Tag Archives: Amber Heard

All the Boys Love Mandy Lane: Trailer For It’s Long Awaited US Release is Finally Here

So here’s a trailer for a film that premiered at TIFF in 2006, then in 2008 was released to theaters in the UK, and subsequently released on DVD in the UK the same year. That means almost seven years to the date of its premiere, All the Boys Love Mandy Lane is finally getting a US release. Jonathan Levine directed this horror flick and has since moved on to bigger and more critically praised projects such as The Wackness, the incredibly sad and funny at the same time film 50/50, and the comedic zombie tale Warm Bodies. Starring in the titular role of Mandy Lane is Amber Heard (Never Back Down, Paranoia). The story is as follows: a group of teenagers invite a shy but popular girl, Mandy, to spend the weekend at a secluded ranch with them, and are soon terrorized by a stalker of hers. Sounds interesting with just enough originality in the ‘cabin in the woods-type’ trope to peak my attention. Check out the trailer below:

Honestly, the trailer doesn’t impress me too much, but the fact that they’re getting it out to theaters 7 years after it premiered, when it can already can be bought on DVD outside the United States, has to say something of the quality. That said, reviews have been very divided with some praising it, and others saying it diverges from what could be a clever story. Also, others who have reviewed it recently have said the hype of this long awaited release is too big for what the film deserves. But, while not horror flicks, The Wackness and 50/50 were two of my favorite movies the years they came out, so anything Levine makes is a must-see to me. Joining Heard is Whitney Able from the under appreciated sci-fi flick, Monsters (sequel’s coming out), and Anson Mount from the TV series Hell on Wheels.

All the Boys Love Mandy Lane Poster with Amber Heard

The film is already out on VOD, and is set for a theatrical release October 11.

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Machete Kills: Lots of Big Names Up To Vigilantism

Machete is back and according to the title, this time he kills (which is pretty much what he did in the first movie, but who am I to judge the film’s title). The first Machete film was a fun enough little romp through mexiploitation, with Machete getting framed for murder. Danny Trejo was however not the star in this film and he played the strong, semi silent type while the rest of the cast chewed up the scenery around him.  Maybe now with Machete Kills it’s time for Danny to be let loose on the screen with wall to wall machete action. Here is the plot layout and again it seems a great and can we go so far as to say very cheesy OTT story that only Machete can sort out.

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Paranoia: New Trailer for Oldman, Ford, & Hemsworth Thriller

Indiana Jones and Commissioner Gordon are pissed at each other, or at least I think that’s what this new Paranoia movie is about. Harrison Ford and Gary Oldman headline a pretty solid cast in this corporate espionage flick, with Liam Hemsworth playing the pawn stuck in the middle. Hemsworth is hired by Dracula Oldman to spy on his old mentor Han Solo Ford and steal company secrets. His motivations for doing this are purely altruistic as he just wants to help his ailing old man, played by Richard I don’t need this, I was in Jaws Dreyfus. I’m sure driving the cool car and banging Amber Heard had no baring on his decision-making. Check out the trailer…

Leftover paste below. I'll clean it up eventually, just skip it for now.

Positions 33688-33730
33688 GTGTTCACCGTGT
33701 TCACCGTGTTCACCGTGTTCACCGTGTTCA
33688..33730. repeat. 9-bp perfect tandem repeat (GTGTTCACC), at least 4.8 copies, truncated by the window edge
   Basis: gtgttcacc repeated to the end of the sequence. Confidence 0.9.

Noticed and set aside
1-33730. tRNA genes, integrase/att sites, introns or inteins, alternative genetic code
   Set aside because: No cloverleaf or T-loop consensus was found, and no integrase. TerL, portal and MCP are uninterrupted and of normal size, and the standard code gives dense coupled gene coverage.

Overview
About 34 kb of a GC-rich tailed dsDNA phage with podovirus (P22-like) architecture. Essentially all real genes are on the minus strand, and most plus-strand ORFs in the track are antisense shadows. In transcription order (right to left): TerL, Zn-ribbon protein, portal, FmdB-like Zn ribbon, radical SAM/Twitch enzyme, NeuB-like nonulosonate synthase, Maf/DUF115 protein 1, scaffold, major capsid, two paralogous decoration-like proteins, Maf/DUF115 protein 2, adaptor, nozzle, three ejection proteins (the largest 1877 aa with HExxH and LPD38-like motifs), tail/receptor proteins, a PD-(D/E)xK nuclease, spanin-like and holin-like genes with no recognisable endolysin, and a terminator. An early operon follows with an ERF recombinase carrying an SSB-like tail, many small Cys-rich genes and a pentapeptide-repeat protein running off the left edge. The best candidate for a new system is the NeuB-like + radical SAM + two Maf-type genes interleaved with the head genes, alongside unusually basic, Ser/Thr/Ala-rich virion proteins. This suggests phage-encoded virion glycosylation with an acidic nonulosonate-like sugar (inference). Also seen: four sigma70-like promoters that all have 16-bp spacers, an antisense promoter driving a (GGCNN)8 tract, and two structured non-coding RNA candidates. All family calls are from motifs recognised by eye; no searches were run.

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Grizzly Review: The Rum Diary

Drinking, drugs, sex, fun and writing; these were the five words that Hunter S. Thompson lived by. For years he traveled the world, ingesting copious amounts of illegal narcotics, drinking until he blacked out, and then wrote about it the next day with a hangover and a Bloody Mary. He was a man’s man, with a very straightforward love for guns, and an even more straightforward hate for Richard Nixon. Thompson was never afraid to voice his not-so-humble opinions. He wrote many novels and memoirs, most notably Fear and Loathing in Las Vegas and Hell’s Angels, but early in his career, while residing in Puerto Rico, he wrote the novel, The Rum Diary.

Following a journalist named Paul Kemp, the semi-autobiographical novel wasn’t published until much later in his career. Many claimed the novel has no plot and is reflective of a pre-Gonzo Thompson; in other words, a less interesting one. I’ve not read the novel, but after viewing the film, I can make a prediction and say that I’d have to disagree.

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‘The Playboy Club’ Review: Series Premiere

We’ve talked a little about NBC’s The Playboy Club, and the time has come to take a look inside the club. Based on the real clubs from the Playboy franchise, we get to see a gritty period piece set in Chicago during the early 60’s after the sexual revolution has ignited. The club’s were a place for the VIP’s of the era to stake their claim as valued members of society. The Playboy Club takes us in a little deeper to the seedy world of big business, sexy bunnies, and Amanda Heard. While it’s an obvious attempt at replicating the success of AMC’s Mad Men, it just might offer us something different.

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